My husband would love reading this,” an author friend and navy-wife said. “But as soon as you got to this point, he’d throw it in the trash.”
These words weren’t spoken out of malice but concern.
Let me explain.
Life’s like a pinball machine, you never know where all the bumps take you. As a US navy submariner and a fan of Stephen King’s Salem’s Lot, I thought it’d be great to set my own vampire novel on a submarine. In order to darken the story more (and avoid concerns that I shared classified information about my naval exploits) I set the story aboard a Cold War era Soviet submarine. And then it hit me. I have always included a romantic element in my novels.
How can the hero ‘get the girl’ among an all-male crew?
Short answer: a homosexual relationship.
Once I’d answered all my questions about how to begin Red Sounding, I started writing like mad. Thankfully my writers’ workshop friends saved me from a big mistake.
The image above comes from a late night cartoon: Archer. In the episode, ‘Honeypot,’ the hero tries to go undercover to entice a gay spy to hand over valuable secrets. Naturally, stereotypes drive him to extremes and his cover is blown.
That’s where my novel was headed.
In an attempt to write a gay romance within my horror novel, I’d tried too hard. The forced scenes made little sense and came across with an uncomfortably plastic feel. And while I debated deleting everything and starting over, a better idea came to mind. I’ll treat my homosexual naval officer like any other character with a secret to hide. Rather than put a sign with blinking lights over Zhora Ivankov’s head, I’ll keep him as real as I can and focus on a character driven story.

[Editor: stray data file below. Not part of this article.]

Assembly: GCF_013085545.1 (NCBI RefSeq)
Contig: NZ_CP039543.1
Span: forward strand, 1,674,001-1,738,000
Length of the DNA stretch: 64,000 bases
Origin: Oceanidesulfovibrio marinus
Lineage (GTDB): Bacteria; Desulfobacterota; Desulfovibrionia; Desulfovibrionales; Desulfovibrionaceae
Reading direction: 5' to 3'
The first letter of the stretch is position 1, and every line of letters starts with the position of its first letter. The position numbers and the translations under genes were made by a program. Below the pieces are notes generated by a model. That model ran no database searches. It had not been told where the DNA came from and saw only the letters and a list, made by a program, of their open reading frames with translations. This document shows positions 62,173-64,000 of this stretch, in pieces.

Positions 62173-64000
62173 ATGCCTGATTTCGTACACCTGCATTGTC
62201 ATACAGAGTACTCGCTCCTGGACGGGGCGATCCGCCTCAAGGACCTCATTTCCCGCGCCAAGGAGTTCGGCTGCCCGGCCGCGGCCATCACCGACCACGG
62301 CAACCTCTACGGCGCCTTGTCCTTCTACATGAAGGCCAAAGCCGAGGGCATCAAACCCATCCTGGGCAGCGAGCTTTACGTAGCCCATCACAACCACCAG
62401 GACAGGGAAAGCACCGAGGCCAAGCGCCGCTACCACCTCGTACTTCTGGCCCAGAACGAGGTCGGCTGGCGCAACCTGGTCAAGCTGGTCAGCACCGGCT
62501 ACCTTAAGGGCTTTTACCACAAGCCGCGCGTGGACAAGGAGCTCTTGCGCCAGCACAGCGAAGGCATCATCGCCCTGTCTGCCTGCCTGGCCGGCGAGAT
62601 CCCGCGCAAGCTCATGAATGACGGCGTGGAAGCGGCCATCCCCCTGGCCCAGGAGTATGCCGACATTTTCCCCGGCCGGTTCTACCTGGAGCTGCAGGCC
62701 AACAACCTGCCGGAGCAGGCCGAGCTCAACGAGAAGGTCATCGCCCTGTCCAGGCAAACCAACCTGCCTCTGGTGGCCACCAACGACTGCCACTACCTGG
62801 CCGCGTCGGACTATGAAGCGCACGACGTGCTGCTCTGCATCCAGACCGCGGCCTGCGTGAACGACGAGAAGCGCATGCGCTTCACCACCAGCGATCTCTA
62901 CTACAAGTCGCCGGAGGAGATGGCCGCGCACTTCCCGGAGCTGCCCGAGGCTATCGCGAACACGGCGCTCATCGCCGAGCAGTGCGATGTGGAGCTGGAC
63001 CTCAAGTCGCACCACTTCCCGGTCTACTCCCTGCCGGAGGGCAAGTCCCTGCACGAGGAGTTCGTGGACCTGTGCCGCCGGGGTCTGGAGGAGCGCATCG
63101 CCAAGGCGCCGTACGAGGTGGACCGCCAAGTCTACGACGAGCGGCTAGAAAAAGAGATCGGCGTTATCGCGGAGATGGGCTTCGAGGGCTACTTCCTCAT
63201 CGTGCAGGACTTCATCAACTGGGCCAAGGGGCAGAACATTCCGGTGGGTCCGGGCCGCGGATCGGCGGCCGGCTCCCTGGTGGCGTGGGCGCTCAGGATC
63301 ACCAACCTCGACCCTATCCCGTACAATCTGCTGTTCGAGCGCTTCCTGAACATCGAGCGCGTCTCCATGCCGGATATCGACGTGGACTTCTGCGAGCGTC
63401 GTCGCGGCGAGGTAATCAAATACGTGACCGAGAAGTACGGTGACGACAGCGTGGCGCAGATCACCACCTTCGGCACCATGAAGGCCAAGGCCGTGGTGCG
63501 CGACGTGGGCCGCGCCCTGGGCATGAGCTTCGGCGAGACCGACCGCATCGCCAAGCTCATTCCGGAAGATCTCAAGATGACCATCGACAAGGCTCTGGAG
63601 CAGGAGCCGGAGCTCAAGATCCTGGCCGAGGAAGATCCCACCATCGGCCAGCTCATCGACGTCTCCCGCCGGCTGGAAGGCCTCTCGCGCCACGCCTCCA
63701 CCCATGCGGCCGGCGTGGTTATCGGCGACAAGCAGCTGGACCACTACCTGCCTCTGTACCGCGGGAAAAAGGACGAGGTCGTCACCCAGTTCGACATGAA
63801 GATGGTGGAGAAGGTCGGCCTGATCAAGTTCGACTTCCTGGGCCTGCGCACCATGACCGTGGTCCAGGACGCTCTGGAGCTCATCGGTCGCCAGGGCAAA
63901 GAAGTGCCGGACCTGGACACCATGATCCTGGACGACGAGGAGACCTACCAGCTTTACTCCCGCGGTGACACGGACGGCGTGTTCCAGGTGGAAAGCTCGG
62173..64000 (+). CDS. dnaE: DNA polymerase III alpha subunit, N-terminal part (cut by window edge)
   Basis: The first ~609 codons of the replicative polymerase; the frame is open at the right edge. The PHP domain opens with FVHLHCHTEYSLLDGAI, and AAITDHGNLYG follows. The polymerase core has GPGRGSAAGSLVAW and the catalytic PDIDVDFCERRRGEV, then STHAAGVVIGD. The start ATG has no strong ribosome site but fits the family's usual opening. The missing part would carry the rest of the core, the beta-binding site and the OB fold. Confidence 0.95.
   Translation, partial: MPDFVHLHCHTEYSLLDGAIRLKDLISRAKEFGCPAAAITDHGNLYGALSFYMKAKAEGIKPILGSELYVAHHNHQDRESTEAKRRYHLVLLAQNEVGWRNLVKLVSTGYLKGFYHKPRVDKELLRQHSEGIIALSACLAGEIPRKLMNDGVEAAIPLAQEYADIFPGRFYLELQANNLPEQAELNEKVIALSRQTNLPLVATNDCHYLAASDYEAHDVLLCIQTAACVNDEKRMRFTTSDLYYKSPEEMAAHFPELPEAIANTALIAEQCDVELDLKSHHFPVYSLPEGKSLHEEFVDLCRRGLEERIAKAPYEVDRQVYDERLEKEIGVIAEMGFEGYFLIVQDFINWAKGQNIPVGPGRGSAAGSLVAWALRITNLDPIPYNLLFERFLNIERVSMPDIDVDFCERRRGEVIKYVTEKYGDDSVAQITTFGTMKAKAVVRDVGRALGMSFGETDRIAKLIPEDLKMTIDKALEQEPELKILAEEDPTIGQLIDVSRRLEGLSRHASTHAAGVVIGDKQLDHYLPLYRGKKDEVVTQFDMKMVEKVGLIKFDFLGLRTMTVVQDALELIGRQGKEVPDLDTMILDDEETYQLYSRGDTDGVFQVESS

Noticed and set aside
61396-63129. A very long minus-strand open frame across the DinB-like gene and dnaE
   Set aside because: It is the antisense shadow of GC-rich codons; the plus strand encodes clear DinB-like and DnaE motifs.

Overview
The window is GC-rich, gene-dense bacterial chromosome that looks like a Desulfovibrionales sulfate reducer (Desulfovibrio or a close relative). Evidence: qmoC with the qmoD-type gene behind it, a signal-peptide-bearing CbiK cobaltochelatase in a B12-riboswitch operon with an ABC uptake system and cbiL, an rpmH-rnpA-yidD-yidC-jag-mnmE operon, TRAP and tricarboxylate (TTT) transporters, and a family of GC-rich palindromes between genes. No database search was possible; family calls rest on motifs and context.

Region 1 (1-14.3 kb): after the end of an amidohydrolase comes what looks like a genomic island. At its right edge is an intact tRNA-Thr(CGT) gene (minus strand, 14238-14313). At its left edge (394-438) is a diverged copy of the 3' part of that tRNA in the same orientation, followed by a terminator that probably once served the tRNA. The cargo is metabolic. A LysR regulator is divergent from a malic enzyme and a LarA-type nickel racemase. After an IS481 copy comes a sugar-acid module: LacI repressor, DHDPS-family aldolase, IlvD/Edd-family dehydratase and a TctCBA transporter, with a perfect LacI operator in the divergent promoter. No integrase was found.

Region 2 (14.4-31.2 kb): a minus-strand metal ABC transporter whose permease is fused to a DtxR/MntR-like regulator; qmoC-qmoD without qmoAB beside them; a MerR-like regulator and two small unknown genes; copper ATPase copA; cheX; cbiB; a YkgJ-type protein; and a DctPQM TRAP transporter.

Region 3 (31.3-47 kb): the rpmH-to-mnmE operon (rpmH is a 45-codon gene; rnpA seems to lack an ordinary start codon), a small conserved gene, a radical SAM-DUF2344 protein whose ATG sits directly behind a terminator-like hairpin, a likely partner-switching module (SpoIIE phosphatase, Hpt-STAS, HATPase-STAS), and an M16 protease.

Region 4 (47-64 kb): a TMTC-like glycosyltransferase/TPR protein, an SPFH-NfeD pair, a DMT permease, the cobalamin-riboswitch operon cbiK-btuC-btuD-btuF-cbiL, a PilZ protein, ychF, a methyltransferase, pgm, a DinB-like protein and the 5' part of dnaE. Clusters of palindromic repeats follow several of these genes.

Within the following months a theme evolved around Zhora Ivankov. We all have secrets we feel will undo our lives if revealed. Many dance on the razor’s edge between being true to ourselves and fitting in enough to be accepted. Ivankov’s outsiderness became familiar. I wrote from my own heart about that feeling.
As a geek with Asperger’s Syndrome I grew up beyond the golden dome of popular people. When I joined the navy I donned a sailor’s persona as readily as the uniform I wore. Only after the navy did I consider letting the real me out more often and more freely. I am happier for it. Now I crusade for others to likewise embrace their outsiderness. If we all felt so free, the mainstream might drop to a trickle and the outstreams might earn the world’s respect with equal zeal.
When I was a boy, my parents were embarrassed by my geekish interests and as a result I kept them secret when I went to school. Now, through social media, I realize how many friends I could’ve had in those lonely days. So many of my classmates have been fans of my favorites for decades. If I hadn’t kept a lid on my fandom we might’ve been friends all this time.
I’m fifty. And as I go to conventions I realize my concept of hidden passions may be dated. I have Doctor Who décor in my home that wasn’t available when I was twelve. At conventions I see families now who share their love of such things.
So in the end I hope readers, gay and straight alike, can see my story for what it is; a horrific tale of hate’s harvest and love’s power.